Mail: Docket Management Facility, U.S. Department of 
Transportation, 1200 New Jersey Avenue SE., West Building Ground Floor, 
Room W12-140, Washington, DC 20590-0001.
     Hand Delivery: 1200 New Jersey Avenue SE., West Building 
Ground Floor, Room W12-140, Washington, DC, between 9 a.m. and 5 p.m. 
ET, Monday through Friday, except Federal Holidays.
     Instructions: For detailed instructions on submitting 
comments and additional information on the rulemaking process, see the 
Public Participation heading of the SUPPLEMENTARY INFORMATION section 
of this document. Note that all comments received will be posted 
without change to http://www.regulations.gov, including any personal 
information provided.
     Privacy Act: Anyone is able to search the electronic form 
of all comments received into any of our dockets by the name of the 
individual submitting the comment (or signing the comment, if submitted 
on behalf of an association, business, labor union, etc.). You may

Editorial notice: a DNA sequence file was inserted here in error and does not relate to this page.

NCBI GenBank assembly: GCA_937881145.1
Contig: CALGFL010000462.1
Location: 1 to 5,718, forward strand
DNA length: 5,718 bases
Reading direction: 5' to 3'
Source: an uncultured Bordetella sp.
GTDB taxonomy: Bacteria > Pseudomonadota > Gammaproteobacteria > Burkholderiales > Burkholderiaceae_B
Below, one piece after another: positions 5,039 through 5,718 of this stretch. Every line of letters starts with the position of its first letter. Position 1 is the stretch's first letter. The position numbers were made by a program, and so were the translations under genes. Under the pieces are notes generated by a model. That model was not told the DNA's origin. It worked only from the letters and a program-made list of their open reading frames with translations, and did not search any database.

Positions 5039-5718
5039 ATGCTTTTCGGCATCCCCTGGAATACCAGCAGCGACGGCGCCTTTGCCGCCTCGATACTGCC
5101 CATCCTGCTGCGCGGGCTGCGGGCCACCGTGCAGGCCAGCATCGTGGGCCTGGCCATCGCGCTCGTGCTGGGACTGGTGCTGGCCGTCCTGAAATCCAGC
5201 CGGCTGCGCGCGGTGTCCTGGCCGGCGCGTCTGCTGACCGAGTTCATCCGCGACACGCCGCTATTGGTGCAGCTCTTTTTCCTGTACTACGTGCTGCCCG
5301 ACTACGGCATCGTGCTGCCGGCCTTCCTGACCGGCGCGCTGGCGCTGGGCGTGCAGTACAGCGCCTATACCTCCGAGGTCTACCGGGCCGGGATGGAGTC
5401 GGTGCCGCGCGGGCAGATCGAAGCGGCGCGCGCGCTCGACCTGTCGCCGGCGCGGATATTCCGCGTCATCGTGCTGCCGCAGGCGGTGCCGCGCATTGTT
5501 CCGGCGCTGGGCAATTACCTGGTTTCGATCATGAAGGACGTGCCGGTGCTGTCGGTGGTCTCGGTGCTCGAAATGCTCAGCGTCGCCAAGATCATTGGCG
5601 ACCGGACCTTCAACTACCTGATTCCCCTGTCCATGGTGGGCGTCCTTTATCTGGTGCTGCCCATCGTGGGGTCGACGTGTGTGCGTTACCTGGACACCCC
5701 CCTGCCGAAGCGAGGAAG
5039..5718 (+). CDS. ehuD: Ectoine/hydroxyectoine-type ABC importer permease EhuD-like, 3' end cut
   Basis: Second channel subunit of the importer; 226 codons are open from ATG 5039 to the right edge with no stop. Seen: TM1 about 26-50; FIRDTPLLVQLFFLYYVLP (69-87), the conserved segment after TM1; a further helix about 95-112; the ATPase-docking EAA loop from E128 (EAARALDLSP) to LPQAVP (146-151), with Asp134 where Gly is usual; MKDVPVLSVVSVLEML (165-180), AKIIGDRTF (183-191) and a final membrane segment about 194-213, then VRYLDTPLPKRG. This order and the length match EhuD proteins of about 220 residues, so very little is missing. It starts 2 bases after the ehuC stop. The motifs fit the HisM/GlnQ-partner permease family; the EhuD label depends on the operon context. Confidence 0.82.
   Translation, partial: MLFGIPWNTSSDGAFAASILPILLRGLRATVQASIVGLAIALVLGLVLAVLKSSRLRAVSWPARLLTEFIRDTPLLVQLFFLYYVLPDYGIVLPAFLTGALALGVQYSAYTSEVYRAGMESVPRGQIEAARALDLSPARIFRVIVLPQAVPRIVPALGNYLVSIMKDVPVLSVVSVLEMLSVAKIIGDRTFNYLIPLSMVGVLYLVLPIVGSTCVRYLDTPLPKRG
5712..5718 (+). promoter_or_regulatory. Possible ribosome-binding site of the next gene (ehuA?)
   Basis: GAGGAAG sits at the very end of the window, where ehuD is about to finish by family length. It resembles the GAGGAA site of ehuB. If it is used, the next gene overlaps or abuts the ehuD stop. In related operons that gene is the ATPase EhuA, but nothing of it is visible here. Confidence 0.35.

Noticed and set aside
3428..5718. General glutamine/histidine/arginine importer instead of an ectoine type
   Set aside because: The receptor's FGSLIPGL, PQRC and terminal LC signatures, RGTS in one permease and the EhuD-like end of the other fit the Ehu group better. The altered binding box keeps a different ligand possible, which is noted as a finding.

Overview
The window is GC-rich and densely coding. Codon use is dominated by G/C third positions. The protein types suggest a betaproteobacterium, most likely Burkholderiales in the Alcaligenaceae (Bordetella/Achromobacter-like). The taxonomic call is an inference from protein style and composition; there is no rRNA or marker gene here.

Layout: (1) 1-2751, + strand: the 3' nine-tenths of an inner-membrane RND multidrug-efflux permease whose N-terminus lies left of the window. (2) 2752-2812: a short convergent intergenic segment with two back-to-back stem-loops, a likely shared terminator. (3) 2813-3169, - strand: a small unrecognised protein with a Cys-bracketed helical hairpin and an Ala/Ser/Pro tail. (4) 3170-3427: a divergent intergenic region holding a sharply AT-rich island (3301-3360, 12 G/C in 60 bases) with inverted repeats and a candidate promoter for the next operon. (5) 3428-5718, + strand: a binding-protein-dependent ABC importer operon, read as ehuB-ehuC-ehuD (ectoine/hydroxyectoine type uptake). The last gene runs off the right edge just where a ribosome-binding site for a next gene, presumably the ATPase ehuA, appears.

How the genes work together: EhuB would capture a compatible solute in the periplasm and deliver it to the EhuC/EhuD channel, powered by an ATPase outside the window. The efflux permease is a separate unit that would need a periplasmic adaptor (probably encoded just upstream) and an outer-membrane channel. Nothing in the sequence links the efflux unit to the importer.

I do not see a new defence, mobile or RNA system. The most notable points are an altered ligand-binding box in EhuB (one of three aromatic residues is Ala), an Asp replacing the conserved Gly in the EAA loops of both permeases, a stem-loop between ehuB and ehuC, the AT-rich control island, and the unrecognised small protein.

review DOT's complete Privacy Act Statement in the Federal Register 
published on April 11, 2000 (65 FR 19477-78). For access to the docket 
to read background documents or comments received, go to http://www.regulations.gov or the street address listed above. Follow the 
online instructions for accessing the dockets.

FOR FURTHER INFORMATION CONTACT: For technical issues: Mr. Markus 
Price, Office of Vehicle Rulemaking, Telephone: 202-366-1810, 
Facsimile: 202-366-5930, NVS-121.
    For NCAP logistics: Mr. Clarke Harper, Office of Crash Avoidance 
Standards, Telephone: 202-366-1810, Facsimile: 202-366-5930, NVS-120.
    The mailing address for these officials is: National Highway 
Traffic Safety Administration, 1200 New Jersey Avenue SE., Washington, 
DC 20590.

SUPPLEMENTARY INFORMATION: This document requests comment on the 
agency's plan to upgrade the U.S. New Car Assessment Program (NCAP) to 
include recommendations to motor vehicle consumers on vehicle models